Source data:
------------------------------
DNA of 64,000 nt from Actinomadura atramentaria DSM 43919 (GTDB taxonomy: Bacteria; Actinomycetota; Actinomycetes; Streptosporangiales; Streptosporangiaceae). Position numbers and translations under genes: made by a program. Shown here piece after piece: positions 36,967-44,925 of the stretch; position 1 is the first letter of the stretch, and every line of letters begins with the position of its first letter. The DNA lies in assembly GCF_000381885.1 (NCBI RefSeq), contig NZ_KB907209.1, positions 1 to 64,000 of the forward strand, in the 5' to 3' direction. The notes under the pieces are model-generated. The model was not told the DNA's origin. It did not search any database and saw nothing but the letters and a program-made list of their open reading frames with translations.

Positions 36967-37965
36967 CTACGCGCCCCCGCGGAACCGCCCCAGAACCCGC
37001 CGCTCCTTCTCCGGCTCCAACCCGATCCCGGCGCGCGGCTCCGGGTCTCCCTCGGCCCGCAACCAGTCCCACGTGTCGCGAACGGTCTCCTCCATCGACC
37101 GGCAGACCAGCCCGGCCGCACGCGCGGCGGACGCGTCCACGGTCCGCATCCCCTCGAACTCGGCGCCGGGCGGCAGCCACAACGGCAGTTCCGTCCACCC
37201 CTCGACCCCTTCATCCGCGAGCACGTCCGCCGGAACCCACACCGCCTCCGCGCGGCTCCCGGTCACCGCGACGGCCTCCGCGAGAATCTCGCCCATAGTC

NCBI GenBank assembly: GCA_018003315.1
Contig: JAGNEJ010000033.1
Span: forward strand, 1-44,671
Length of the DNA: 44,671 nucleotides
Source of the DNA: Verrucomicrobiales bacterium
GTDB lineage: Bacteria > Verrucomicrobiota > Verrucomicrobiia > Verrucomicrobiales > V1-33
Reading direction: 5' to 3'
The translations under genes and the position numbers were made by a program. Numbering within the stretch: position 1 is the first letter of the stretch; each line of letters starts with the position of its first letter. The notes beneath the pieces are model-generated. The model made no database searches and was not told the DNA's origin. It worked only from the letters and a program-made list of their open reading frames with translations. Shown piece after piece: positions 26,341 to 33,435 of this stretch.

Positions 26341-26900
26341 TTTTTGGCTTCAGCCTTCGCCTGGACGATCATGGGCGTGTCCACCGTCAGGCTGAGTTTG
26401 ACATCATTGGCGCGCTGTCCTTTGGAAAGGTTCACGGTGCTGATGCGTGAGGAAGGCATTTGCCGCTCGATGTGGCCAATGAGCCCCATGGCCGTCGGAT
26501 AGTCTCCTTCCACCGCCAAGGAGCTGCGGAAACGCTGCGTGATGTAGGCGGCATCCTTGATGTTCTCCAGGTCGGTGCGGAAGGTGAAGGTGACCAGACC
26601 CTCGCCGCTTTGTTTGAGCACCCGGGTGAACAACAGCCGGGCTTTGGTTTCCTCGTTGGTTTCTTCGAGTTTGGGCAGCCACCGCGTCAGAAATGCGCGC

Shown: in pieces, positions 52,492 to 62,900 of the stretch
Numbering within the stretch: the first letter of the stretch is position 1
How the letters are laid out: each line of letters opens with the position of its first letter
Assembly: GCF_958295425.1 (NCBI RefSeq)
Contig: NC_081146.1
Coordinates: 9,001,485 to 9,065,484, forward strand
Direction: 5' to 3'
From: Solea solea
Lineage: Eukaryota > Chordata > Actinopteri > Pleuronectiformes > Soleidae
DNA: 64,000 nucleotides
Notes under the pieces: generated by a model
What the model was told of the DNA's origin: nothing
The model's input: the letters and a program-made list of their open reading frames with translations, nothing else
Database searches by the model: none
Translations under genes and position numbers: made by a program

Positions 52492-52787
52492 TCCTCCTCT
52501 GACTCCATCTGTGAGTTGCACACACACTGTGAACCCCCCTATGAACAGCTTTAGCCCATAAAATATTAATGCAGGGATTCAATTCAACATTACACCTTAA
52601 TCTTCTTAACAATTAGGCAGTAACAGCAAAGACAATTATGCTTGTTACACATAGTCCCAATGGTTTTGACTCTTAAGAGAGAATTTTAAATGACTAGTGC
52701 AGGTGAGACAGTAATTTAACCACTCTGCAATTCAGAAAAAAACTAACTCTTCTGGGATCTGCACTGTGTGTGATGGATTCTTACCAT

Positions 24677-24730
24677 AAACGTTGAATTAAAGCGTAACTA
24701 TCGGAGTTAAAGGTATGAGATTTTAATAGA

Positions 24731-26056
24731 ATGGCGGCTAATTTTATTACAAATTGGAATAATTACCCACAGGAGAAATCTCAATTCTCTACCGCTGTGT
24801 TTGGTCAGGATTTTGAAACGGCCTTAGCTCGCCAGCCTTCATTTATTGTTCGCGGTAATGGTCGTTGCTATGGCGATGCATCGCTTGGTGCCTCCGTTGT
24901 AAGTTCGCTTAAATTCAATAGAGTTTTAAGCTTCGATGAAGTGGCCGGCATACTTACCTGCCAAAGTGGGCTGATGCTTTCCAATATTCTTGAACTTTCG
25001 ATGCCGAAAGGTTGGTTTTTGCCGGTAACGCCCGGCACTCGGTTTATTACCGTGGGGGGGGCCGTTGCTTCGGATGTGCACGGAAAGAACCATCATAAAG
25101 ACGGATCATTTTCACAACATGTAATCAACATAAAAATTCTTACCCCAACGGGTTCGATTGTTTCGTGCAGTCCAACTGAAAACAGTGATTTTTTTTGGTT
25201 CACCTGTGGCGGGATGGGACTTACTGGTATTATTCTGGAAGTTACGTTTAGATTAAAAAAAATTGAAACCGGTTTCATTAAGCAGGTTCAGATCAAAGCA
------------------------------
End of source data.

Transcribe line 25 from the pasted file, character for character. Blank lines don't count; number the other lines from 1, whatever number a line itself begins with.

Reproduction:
Coordinates: 9,001,485 to 9,065,484, forward strand